Changing demographics has caused policy makers and planners to rethink urban development and design. Some cities are taking the initiative to adapt their infrastructure to accommodate the needs of their older citizens. Studies find that boomers are no different than millennials in terms of what makes an attractive community. We all want good walkability, easy transit, affordable housing, and mixed-use spaces.
As we advance in age, we may be looking for or needing more than a well-planned city. Right now the trend for housing seems to have moved in the direction of assisted living, over 55, and other retirement communities. But that’s not the way some of us want or can afford to live. In order to be independent, housing for older people needs to change, and affordability is just one factor. Availability is another. Alternate models of housing can include cohousing and shared housing, which would increase availability and decrease isolation. And for some of us who are of a generation that venerated individualism, even a community in the traditional sense may be too conventional.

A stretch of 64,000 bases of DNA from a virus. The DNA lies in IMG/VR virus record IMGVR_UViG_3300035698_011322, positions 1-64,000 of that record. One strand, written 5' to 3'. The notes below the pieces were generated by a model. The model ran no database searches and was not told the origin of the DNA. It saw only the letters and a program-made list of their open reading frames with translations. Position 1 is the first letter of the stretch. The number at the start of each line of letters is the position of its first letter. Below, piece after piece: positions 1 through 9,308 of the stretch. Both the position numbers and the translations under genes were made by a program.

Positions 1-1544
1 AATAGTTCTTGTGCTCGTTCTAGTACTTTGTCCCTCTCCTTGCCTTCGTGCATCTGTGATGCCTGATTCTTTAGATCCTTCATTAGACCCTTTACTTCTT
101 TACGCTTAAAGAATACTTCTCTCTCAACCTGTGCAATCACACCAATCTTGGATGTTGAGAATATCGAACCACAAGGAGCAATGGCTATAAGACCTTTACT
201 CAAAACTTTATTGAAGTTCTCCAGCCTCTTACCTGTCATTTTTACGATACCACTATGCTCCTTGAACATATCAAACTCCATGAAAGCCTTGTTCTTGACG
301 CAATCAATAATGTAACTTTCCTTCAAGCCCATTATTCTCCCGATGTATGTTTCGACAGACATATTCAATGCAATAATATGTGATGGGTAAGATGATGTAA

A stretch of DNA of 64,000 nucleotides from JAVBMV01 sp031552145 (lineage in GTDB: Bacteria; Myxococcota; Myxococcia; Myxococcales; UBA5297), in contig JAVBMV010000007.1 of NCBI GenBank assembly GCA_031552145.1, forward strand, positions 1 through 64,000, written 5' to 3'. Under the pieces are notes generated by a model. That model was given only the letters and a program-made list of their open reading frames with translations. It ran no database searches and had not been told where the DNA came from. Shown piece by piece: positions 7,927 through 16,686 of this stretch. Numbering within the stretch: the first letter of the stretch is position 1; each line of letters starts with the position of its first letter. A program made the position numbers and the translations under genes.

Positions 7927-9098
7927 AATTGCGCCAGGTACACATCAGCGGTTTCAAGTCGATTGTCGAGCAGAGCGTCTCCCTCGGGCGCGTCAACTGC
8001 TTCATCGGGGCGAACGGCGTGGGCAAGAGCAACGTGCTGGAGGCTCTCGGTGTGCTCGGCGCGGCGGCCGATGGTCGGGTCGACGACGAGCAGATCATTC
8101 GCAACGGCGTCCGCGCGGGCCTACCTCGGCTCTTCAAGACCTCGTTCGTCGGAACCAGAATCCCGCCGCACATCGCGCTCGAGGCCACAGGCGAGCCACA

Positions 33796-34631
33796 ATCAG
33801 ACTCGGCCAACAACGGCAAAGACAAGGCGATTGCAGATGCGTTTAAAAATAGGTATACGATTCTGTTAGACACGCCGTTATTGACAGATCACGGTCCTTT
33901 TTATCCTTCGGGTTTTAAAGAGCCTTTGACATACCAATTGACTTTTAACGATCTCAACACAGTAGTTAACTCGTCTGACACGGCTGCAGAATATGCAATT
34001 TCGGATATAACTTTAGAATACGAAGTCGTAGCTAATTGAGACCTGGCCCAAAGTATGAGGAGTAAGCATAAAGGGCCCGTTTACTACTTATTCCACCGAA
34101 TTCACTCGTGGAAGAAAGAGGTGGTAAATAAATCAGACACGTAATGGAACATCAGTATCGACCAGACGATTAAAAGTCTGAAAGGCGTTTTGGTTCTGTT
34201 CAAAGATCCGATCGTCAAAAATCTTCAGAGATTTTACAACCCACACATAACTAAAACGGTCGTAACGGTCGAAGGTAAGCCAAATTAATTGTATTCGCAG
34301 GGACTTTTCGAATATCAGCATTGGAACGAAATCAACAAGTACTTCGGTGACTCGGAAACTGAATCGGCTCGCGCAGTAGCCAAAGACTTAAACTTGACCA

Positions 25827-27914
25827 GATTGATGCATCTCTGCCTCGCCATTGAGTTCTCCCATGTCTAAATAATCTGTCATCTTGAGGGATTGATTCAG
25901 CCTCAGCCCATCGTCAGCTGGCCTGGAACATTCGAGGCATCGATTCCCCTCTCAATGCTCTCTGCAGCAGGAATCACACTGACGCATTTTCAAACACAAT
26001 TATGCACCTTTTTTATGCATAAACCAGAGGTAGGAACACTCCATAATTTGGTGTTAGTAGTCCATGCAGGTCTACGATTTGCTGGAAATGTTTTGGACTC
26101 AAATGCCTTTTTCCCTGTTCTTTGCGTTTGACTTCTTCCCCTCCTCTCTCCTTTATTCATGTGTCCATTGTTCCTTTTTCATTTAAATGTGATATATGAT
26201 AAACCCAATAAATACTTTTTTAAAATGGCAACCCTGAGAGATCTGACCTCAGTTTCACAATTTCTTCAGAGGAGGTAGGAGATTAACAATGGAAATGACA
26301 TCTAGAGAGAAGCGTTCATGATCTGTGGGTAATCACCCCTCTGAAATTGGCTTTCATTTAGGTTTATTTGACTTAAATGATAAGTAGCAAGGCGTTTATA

This space explores new paradigms for aging communities—for municipalities as well as individuals. It will examine our relationship to the larger community and how we interconnect.
How a reclusive ‘town of aging hippies’ worked to screen itself from coronavirus
— Herald Mail-Media
Articles / Research
Aging in Community: The Communitarian Alternative to Aging in Place, Alone
— Janice Blanchard
What these ‘age-forward’ cities are doing for older residents —MarketWatch (reprinted from NextAvenue)
Groups / Organizations
Tim Carpenter of EngAGE — TEDx